“I felt very bad, because I couldn’t see my judge,” Sandra told KPBS in Spanish. She was seven months pregnant when she was barred from entering the U.S. for a hearing earlier this year.

Speaking to KPBS last week in Tijuana, she explained that her case was then closed by the immigration judge because she wasn't at her court hearing.

She left Honduras with two of her children, while two others stayed with family in Honduras.

“I can’t go back to my country because I would die,” she said.

CBP has noted an increase in the number of pregnant women apprehended trying to cross the border illegally. On Sunday, a 27-year-old woman gave birth in CBP custody after allegedly crossing the border near Otay Mesa.

Since Oct. 1, 2019, there have been 33 cases of pregnancy-related hospital visits within the San Diego sector, according to CBP. Earlier this year, a Salvadoran asylum-seeker sued Immigration and Customs Enforcement after she had a miscarriage while in custody.

Reina, another asylum-seeker who spoke to KPBS, came to Tijuana with her 9-year-old son from Honduras. She crossed the border in May and didn’t know at the time she was pregnant. When she had her first court hearing in San Diego in September, she was already six months into the pregnancy, but the CBP agents allowed her to go to her hearing.

A month later, the agents stopped her from going to her next court date when she arrived at the Port of Entry.

“They simply separated me from the group of persons,” Reina told KPBS in Spanish. “They kept me seated for the entire morning, most of the day, till it was about noon. One cannot tell what time it is. You lose track of time when you are there. I think it was about 12. They kept me seated. They didn’t tell me the reason for this. They took me to a detention center. They had me there for a couple of hours. When it was nearly time for the bus to come and take people away, they brought me back to the line.”

Government agents then set Reina’s court date for Jan. 30, after she was due to give birth. A week before Jan. 30, Reina re-entered the United States once again, and was brought to a detention center. Within a few hours, she gave birth to a daughter.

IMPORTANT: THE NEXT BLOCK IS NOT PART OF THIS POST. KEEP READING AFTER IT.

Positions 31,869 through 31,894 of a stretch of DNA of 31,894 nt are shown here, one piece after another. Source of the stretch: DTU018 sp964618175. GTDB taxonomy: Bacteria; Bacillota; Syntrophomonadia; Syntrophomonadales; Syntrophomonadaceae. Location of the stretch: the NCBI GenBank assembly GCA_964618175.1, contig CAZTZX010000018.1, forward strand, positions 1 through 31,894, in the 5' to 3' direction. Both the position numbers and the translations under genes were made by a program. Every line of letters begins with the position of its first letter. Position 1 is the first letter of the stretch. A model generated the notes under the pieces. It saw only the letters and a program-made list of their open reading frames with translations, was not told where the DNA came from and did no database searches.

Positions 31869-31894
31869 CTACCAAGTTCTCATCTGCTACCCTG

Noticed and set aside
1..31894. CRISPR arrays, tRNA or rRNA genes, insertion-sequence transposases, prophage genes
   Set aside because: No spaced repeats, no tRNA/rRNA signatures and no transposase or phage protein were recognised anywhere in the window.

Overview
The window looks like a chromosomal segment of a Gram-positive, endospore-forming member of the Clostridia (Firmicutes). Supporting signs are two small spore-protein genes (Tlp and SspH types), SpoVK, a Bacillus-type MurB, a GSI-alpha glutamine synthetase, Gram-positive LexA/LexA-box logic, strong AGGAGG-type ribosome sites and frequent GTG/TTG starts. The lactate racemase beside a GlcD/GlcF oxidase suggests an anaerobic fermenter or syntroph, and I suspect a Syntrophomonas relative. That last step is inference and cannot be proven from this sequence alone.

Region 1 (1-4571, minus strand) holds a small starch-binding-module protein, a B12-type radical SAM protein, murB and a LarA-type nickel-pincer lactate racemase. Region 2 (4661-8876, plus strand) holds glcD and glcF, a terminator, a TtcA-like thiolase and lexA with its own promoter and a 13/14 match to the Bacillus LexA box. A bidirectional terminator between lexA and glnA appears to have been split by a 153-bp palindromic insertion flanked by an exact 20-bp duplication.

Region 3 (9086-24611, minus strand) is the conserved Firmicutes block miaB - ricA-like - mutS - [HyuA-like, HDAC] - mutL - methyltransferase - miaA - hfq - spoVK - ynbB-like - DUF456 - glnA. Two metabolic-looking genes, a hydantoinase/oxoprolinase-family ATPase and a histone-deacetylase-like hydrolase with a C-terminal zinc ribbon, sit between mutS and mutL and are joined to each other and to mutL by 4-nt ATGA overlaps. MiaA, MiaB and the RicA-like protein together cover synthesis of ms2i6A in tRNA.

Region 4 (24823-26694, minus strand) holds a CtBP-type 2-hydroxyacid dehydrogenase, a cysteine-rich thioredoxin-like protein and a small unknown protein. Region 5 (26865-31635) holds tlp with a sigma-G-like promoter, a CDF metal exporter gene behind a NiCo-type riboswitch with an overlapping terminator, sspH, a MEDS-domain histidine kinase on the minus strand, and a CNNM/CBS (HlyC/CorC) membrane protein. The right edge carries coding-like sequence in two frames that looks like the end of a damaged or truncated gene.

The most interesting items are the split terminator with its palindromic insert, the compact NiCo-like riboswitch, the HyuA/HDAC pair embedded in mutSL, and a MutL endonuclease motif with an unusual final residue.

“By the grace of God, she’s fine,” Reina said. “Thank God she’s here.”

Karina also entered the U.S. with legal assistance from Al Otro Lado, and is being allowed to pursue her asylum case while staying with her husband’s family on the East Coast.

She’s due to give birth next week to a son. Her husband is still in detention in Otay Mesa and it’s unclear when he’ll be reunited with his family.

“What we want most is all of us to be here,” Karina said. “Because, well, it’s something singular. Well, it is something that happens perhaps once in your life, and it is something we were both looking forward to.”

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Women who are pregnant are having their asylum hearings in San Diego delayed or canceled, according to KPBS investigation. Plus, a second set of people detained for possible exposure to Covid-19 are released from the Miramar air station. And the San Diego Bar Association tries to educate voters about judge candidates.

Aired: February 21, 2020 | Transcript

Additional reporting by Matthew Bowler

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Max Rivlin-Nadler
Speak City Heights Reporter

opening quote marksclosing quote marksI cover City Heights, a neighborhood at the intersection of immigration, gentrification, and neighborhood-led health care initiatives. I'm interested in how this unique neighborhood deals with economic inequality during an unprecedented global health crisis.